Sara Johannes with Emeril Lagasse. Before we get into all the grisly details of this particularly brutal episode of Top Chef, let’s take a moment to step back and applaud the show’s producers for so far displaying a real willingness to tread off the beaten path and dive headfirst into some of the more overlooked and less obvious aspects of New Orleans’ rich and storied culture. I made a few jokes at the expense of the series when it started (there is, after all, a fleur de lis emblazoned on each of the chefs’ uniforms), but devoting an entire episode to NOLA’s Vietnamese population is certainly a welcome and unexpected detour from a show that could easily have taken all of its cues from Anne Rice novels. Even Treme, HBO and The Wire creator David Simon’s New Orleans magnum opus, took until the third season to introduce Vietnamese immigrant characters, so color me doubly impressed that Top Chef went that route in just four episodes.

This week’s challenge, like Vietnamese food itself, is deceptively simple. After being split into 3 teams (seemingly at random by Emeril, who just sort of lumps bodies together), each group is asked to make a Vietnamese meal for a Vietnamese crowd, with at least one dish highlighting shrimp. In lieu of a Quickfire Challenge, the chefs are instead taken on a crash course of the culture by Emeril and guest judge Eddie Huang to places like shrimp docks and Vietnamese bakeries. While Carlos confesses to never having eaten Vietnamese food before, a few of the other chefs are much more confident, including Sara’s teammate, Travis.

I was already creeped out by Travis when he proudly declared his strict “Asian men only” dating policy back in week one, but he’s comes off even worse this episode by announcing himself “Captain Vietnam” and repeatedly reminding everyone just how much of an expert he is on the subject because of his three previous trips to Asia. The whole thing smacks of quasi-colonialism, a quality no more evident than when he tries to school Eddie Huang in a talking head segment by saying, “Eddie's Taiwanese-Chinese. He only knows a little bit of what he knows. Sorry, Eddie, you're kind of a douchebag." Poor Sara.

Sara herself should have had an advantage in this challenge because of her background cooking Asian food during her time with Wolfgang Puck, but it was clear very early on in the hour that the Green Team (also including Jeanine, Bene and Stephanie) would be self-destructing their way into the bottom, with each of Travis’ “it tastes like home” comments gleefully thrown in the mix by the editors in order to score maximum hubris points.

Basically everything that can go wrong for Team Green does. The most egregious miscalculation comes from Travis, who insists that Bene and Jeanine make a dish with tomato sauce because he had tomato sauce in Vietnam a few times. What a weird thing to fixate on. There’s also the matter of missing lemongrass. A quick shot makes it look as if it may have been Sara’s fault why this key ingredient didn’t make its way out of the grocery store and into the kitchen, but Travis only makes it worse when he spills the beans about its disappearance to Eddie Huang with a weird, kinda-icky “lost in translation” joke. Sara and her theater background extol the virtues of improvising, but Travis is on a warpath, and that means proving to Eddie that he’s well aware of how important lemongrass is to Vietnamese cooking. He’s been there three times, after all.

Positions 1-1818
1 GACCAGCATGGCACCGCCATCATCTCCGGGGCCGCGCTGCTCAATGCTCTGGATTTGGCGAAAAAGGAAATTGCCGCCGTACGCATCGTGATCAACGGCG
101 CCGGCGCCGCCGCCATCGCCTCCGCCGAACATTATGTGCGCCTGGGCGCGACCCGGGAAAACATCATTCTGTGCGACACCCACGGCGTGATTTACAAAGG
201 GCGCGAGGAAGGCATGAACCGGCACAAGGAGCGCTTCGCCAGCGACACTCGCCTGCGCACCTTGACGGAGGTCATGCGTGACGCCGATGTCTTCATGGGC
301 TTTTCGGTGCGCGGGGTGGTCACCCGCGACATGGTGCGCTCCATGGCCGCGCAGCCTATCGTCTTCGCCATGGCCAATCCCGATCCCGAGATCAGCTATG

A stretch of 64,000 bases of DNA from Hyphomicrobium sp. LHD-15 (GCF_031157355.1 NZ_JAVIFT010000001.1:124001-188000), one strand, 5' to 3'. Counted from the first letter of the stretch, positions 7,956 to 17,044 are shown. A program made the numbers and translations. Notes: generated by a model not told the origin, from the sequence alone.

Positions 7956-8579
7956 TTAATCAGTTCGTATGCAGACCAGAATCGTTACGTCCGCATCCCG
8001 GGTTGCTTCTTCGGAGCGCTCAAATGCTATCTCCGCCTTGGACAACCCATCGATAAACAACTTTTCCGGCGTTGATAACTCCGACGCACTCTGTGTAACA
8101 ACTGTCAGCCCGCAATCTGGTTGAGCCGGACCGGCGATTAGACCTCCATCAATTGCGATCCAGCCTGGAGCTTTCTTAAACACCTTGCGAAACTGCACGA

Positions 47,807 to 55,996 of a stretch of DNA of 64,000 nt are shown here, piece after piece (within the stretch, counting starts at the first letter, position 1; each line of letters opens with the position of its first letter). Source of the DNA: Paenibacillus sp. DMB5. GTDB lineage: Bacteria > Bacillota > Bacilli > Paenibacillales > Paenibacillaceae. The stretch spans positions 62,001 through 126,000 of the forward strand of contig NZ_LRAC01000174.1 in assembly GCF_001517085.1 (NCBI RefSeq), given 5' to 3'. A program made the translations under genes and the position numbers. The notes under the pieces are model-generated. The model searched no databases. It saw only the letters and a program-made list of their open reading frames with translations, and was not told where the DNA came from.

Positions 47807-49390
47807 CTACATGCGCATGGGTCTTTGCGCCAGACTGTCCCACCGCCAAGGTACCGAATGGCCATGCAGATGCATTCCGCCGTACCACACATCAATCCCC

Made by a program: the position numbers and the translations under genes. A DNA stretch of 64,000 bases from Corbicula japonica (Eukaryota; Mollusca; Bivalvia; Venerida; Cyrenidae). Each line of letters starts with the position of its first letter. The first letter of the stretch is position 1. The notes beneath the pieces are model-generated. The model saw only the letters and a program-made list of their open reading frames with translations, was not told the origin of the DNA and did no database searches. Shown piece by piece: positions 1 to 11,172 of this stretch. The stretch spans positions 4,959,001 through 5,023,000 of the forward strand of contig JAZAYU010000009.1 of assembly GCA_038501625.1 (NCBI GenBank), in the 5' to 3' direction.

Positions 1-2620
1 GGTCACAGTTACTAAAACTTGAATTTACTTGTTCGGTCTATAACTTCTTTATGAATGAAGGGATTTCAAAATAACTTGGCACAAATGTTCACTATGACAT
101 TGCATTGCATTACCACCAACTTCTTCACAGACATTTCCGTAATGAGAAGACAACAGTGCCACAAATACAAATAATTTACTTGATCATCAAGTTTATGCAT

Sara is clearly annoyed, and it’s hard to blame her. She attempts to take lead of her motley crew and even reads a page from the reality TV classics with that “I don’t mean to be a bitch” line, but there are just one too many mistakes made by the entire team to salvage the challenge, despite almost uniformly disappointing results from the entire cast. On the bright side, Sara’s oxtail rice Sara's oxtail rice wrapwrap is mostly spared from criticism and Stephanie’s coconut macaroon with Vietnamese coffee is awarded the funniest line of the night, when Huang praises it for being in the tradition of “janky, ratchet Asian desserts. “

However, that leaves Jeanine and Bene’s bad idea shrimp with the ginger tomato sauce to receive the lion's share of the scathing reviews. The sauce is too Italian for the judges (“I’m telling you, it was straight from Central Asia,” Travis protests), but Jeanine ends up taking the bullet for flash-frying her shrimp and allowing it to grow soggy under Bene’s misguided sauce. This is a bummer, as it was Travis who led his teammates in this direction to begin with. Huang makes note of this (“it’s like you saw a UFO and told them to draw it”) but I guess the dish Travis was responsible for was good enough to spare him. Sara’s is crying throughout all of this and appears to really care about the well being of her team. It’s sad!

In case you’re wondering, Shirley wins this challenge, mainly because she was humble enough to admit she didn’t know everything about the region’s food and took the time to ask the fisherman, and more importantly, their wives, how they actually like to prepare shrimp at home. Justin is also praised for his excellent pho, a dish that the judges note is difficult to pull off in just two hours.

Perhaps this challenge is the shot in the arm Sara will need to vault herself back up into the company of Shirley, Justin, and Nina. She almost went home for taking credit for Jeanine’s rice that Tom Colicchio said resembled baby food, which just goes to show that even the most minor mistake is cause for termination in the Top Chef world.

Next week: Lea Michele for some reason!

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Q&A with local chef and Top Chef contestant, Sara Johannes

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